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ECPA Reform Update: House Hearing and Senate and House Bills Introduced

ECPA reform is an important topic for Congress this session.  Senate Judiciary Committee Chairman Patrick Leahy (D-VT) has championed this reform and says that it is an important agenda item for the Committee.  House Judiciary Committee Chairman Robert Goodlatte (R-VA) said that modernizing the privacy act to "reflect our current digital economy" will be a priority for his committee. 

On March 19, 2013, the House Judiciary Committee's Subcommittee on Crime, Terrorism, Homeland Security and Investigations held a hearing on “ECPA Part 1: Lawful Access to Stored Content." The law, written in 1986, allows the government to argue that private online messages older than 180 days are not protected by the Fourth Amendment and that the government can access the messages without a warrant.  A video of the hearing is available here.

Witnesses included:

  • Orin Kerr
    George Washington University Law School

Ms. Tyrangiel (DOJ) testified that the Administration is not opposed to a blanket warrant standard to apply to all emails, even when they are 180 days old or opened.  However, her testimony is also notable for a number of reasons including these two:  (i) it offers no defense of the 180-day rule (the ECPA provision, ruled unconstitutional in the 2010 Warshak case, that permits law enforcement to use a subpoena to access to email content more than 180 days old); and (ii) it offers no defense of the provision in current law on which DOJ relies to argue that opened email loses the warrant protection in current law.  This is contrary to what those arguing for reform are stating.  For example, the Digital Due Process (DDP) principles propose no change to that rule, either for paper documents or electronic documents stored in the home, both of which would be treated the same.  Moreover, under the DDP proposals, the government would retain the ability to serve a subpoena on the creator (or recipient) of communications stored in “the cloud.” Under the DDP principles, the only time a warrant would be required would be when the government seeks to compel a service provider, rather than the creator (or recipient), to disclose the contents of a communication.  The DDP principles would apply the same rule in that case as has existed for over a century for compelling the Post Office to disclose the content of letters in its possession.  Clarifications such as these are important for campuses that operate networks and/or provide cloud services.

On March 19, 2013, Sen. Patrick Leahy (D-VT) and Sen. Mike Lee (R-UT) introduced a bill, entitled the Electronic Communications Privacy Act Amendments Act of 2013, that would reform the 1986 Electronic Communications Privacy Act (ECPA). This bipartisan sponsorship will give ECPA reform a strong boost. Sen. Leahy, the Chairman of the Senate Judiciary Committee, is also the author of the original ECPA law.  Sen. Lee was a strong voice for Constitutional rights when the Judiciary Committee marked up a nearly identical bill last year. (Note: See previous EDCAUSE blog for background information.)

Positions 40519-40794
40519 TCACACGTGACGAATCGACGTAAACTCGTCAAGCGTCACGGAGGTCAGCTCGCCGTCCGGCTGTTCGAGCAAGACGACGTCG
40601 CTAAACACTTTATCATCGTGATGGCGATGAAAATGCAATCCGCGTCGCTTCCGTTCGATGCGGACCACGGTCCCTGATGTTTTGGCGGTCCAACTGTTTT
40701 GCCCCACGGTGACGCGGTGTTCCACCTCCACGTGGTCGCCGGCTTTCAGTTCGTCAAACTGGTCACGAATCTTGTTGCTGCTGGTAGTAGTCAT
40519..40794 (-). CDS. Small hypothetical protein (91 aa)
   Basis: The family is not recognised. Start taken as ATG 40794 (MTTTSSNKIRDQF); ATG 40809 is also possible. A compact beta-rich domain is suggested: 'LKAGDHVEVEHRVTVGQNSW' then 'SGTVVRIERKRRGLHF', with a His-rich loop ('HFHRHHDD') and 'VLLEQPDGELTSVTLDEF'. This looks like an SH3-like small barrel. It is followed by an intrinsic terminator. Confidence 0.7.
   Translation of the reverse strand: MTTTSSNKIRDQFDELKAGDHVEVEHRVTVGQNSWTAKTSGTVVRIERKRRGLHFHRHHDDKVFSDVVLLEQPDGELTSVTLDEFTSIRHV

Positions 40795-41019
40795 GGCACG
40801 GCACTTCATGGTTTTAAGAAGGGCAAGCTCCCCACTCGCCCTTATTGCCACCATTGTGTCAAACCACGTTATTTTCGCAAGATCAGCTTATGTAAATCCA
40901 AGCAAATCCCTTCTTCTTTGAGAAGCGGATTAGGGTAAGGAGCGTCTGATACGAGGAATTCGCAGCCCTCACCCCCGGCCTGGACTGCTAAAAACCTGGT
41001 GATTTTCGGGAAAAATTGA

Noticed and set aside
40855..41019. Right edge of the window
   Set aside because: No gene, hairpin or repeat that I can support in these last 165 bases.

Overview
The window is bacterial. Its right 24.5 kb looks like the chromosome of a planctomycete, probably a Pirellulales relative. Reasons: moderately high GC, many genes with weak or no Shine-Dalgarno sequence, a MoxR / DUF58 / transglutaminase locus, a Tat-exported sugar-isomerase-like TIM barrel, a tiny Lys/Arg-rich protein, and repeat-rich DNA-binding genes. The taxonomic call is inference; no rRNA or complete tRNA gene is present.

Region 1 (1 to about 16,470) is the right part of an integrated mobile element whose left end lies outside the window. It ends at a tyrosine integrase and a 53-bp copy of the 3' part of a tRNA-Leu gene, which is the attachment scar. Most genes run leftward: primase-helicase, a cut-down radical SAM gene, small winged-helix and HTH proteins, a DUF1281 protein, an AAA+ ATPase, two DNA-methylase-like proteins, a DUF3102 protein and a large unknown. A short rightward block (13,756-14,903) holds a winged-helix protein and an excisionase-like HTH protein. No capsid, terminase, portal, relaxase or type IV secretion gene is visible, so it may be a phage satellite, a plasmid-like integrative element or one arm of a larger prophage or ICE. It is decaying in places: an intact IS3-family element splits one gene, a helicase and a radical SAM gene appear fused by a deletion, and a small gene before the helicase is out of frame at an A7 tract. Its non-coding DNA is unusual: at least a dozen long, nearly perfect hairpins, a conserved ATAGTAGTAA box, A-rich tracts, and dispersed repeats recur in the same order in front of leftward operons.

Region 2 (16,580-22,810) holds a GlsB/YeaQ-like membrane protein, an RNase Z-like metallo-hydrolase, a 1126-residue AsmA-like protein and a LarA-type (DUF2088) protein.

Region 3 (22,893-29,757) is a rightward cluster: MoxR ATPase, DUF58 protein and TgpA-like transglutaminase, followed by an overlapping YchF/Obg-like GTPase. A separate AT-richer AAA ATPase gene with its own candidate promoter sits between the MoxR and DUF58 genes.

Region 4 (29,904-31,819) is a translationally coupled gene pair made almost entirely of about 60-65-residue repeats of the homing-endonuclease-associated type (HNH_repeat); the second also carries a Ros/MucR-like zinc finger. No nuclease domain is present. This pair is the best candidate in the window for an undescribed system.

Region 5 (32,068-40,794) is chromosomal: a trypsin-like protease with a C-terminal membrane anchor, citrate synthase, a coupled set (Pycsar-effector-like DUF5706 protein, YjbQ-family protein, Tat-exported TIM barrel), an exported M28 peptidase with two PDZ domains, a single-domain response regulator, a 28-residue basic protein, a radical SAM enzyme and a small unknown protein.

The Leahy-Lee bill would amend ECPA to require government officials to obtain a warrant in order to require ISPs or other online service providers to disclose the private communications of their users (except in emergency cases). This would include personal or proprietary documents stored with providers of “cloud” services, which are increasingly being utilized by campuses. Under ECPA, the warrant requirement applies only to email up to 180 days old and does not apply at all to documents stored in the cloud. The goal of the Leahy-Lee legislation is to ensure that the warrant standard, which now applies to letters send in the mail, is extended to email.

As noted by the Center for Democracy and Technology (CDT), the legislation would maintain existing emergency exceptions to the warrant requirement so law enforcement can act quickly in those occasions when there is no time to go to a judge. It also leaves in place the provisions of current law that require providers – without a warrant – to affirmatively report child pornography and other child abuse of which they become aware.

On March 6, 2013, Reps. Zoe Lofgren (D-CA), Ted Poe (R-TX) and Suzan DelBene (D-WA) have introduced legislation, the Online Communications and Geolocation Protection Act (H.R. 983), that would strengthen the privacy of Internet users and wireless subscribers from overbroad government surveillance by requiring the government to get a warrant based on probable cause before intercepting or forcing the disclosure of electronics communications and geolocation data.

EDUCAUSE is a member of the Digital Due Process coalition working to update ECPA and we will continue to monitor and report on this issue.